[JSR308] array-valued annotations

Michael Ernst mernst at csail.mit.edu
Thu Jan 25 15:51:25 EST 2007


Thanks for your suggestions.

> I don't think it's appropriate to use annotations like:
> "Document[][@Readonly]". What I mean is that there is no much sense in
> specifying different annotations for different dimensions of the array. If
> such behavior is needed other types can be used (like List<...>, etc). I
> think annotations should be used only with:
> - array as an object (like: @NonNull @Readonly Document[][] doc = ...)
> - objects which are stored inside arrays (like: Document @NonNull
> @Readonly [][] doc = ...)
> The reason behind this is that array (one or multi-dimensional) is an
> 'atomic' type which has type of stored object and dimensions. Just want to
> keep things simple.

Arrays are not atomic types in Java.  For example, is is possible for any
level of a multi-dimensional array to be null, for different rows of an
array to have different lengths, and for rows to be reassigned; array
cloning is shallow; etc.

I interpret your argument as follows:

  It should be possible to express certain properties about data structures
  when those data structures are expressed using Lists, but not when those
  data structures are expressed using arrays.

(I've made the argument as simply as possible, but I am not trying to
caricature your argument.  Please clarify if I have misunderstood.)

I would prefer to have a uniform and expressive system rather than one that
makes arbitrary restrictions.  And, I prefer to accommodate existing code
rather than forcing programmers to rewrite their data structures.  All of
this is particularly true because there are concrete examples where there
is value in annotating specific levels of an array.  Here are a few

 1. The current proposal (at
    http://pag.csail.mit.edu/jsr308/java-annotation-design.pdf) gives this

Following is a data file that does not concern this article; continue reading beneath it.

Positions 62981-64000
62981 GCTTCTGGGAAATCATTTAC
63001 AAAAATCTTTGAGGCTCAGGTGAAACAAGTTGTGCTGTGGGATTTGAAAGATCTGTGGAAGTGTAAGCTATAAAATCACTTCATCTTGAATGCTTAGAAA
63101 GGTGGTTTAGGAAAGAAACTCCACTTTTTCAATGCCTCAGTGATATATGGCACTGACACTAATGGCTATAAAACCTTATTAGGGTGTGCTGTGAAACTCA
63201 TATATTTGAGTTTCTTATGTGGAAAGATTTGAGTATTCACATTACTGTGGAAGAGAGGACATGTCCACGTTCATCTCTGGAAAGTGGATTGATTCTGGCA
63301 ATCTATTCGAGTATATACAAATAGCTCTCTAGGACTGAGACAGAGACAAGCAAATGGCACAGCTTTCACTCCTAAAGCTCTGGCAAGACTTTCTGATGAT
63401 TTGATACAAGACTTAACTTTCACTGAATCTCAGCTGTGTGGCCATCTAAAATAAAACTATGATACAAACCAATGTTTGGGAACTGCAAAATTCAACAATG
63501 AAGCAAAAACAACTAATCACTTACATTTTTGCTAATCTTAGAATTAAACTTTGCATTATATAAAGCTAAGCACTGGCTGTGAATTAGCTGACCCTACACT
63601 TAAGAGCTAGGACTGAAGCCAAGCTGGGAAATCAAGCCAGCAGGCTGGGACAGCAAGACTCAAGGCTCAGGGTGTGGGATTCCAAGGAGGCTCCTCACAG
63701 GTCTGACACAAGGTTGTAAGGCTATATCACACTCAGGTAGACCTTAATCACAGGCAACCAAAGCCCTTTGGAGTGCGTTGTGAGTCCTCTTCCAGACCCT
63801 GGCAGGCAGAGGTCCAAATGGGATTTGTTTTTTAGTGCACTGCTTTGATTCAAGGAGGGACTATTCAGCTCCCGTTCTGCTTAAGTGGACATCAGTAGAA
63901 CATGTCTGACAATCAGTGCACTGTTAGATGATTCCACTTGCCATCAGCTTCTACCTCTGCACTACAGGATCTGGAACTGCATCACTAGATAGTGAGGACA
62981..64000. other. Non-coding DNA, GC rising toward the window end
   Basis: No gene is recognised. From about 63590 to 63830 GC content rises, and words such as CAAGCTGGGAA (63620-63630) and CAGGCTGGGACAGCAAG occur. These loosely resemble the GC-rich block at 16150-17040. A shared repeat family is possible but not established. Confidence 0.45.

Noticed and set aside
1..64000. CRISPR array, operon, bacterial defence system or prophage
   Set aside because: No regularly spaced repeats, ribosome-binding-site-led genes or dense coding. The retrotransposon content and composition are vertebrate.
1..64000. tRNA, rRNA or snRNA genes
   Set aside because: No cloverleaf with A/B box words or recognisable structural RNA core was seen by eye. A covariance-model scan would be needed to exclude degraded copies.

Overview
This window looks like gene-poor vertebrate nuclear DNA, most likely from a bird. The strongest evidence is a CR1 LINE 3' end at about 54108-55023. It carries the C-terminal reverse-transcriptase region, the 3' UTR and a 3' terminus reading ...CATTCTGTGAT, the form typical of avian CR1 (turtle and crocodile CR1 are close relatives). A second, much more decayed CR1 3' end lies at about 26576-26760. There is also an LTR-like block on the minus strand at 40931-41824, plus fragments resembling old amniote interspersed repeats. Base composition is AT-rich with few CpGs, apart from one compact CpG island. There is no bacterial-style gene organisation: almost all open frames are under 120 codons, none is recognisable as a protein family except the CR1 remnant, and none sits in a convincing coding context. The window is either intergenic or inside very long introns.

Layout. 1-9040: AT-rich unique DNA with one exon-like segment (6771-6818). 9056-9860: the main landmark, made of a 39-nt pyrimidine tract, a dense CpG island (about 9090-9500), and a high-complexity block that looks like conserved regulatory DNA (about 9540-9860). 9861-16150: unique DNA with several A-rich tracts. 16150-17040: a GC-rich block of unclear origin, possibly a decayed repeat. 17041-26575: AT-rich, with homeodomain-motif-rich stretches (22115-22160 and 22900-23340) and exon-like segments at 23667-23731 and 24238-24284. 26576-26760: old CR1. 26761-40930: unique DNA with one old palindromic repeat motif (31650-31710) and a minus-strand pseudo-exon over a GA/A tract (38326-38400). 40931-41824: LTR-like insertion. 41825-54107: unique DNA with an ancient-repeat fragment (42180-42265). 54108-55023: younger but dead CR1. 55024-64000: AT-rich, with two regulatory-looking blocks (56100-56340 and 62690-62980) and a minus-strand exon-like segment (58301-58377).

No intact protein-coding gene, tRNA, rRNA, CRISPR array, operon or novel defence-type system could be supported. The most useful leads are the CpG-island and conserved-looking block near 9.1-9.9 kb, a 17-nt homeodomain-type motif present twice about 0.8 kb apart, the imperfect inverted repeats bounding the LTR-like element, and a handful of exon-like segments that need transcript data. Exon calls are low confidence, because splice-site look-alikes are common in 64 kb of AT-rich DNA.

Titanium [Yelick 1998] requires the ability to place the \code{local}
      annotation (indicating that a memory reference in a parallel system
      refers to data on the same processor) on various levels of an array,
      not just at the top level.
 2. In a dependent type system, where one wishes to specify the dimensions
    of an array type:  Object[@Length(3)][@Length(10)] for a 3x10 array.
 3. An immutability type system needs to be able to specify which levels of
    an array may be modified.  Consider a two-dimensional array where we
    wish to permit leaf-level elements to be replaced, but the overall
    shape of the array (its dimensions) may not be changed.  The top-level
    array is immutable, but the inner
    arrays are mutable, but the 

It is possible that despite the benefits of permitting any level of an
array to be specified, that we would nonetheless choose to restrict that
expressiveness.  (For example, it could simplify the syntax or be less
confusing.)  Let's keep discussing this; I'm not convinced that we yet have
evidence regarding which choice is better.

                    -Michael Ernst
                     mernst at csail.mit.edu

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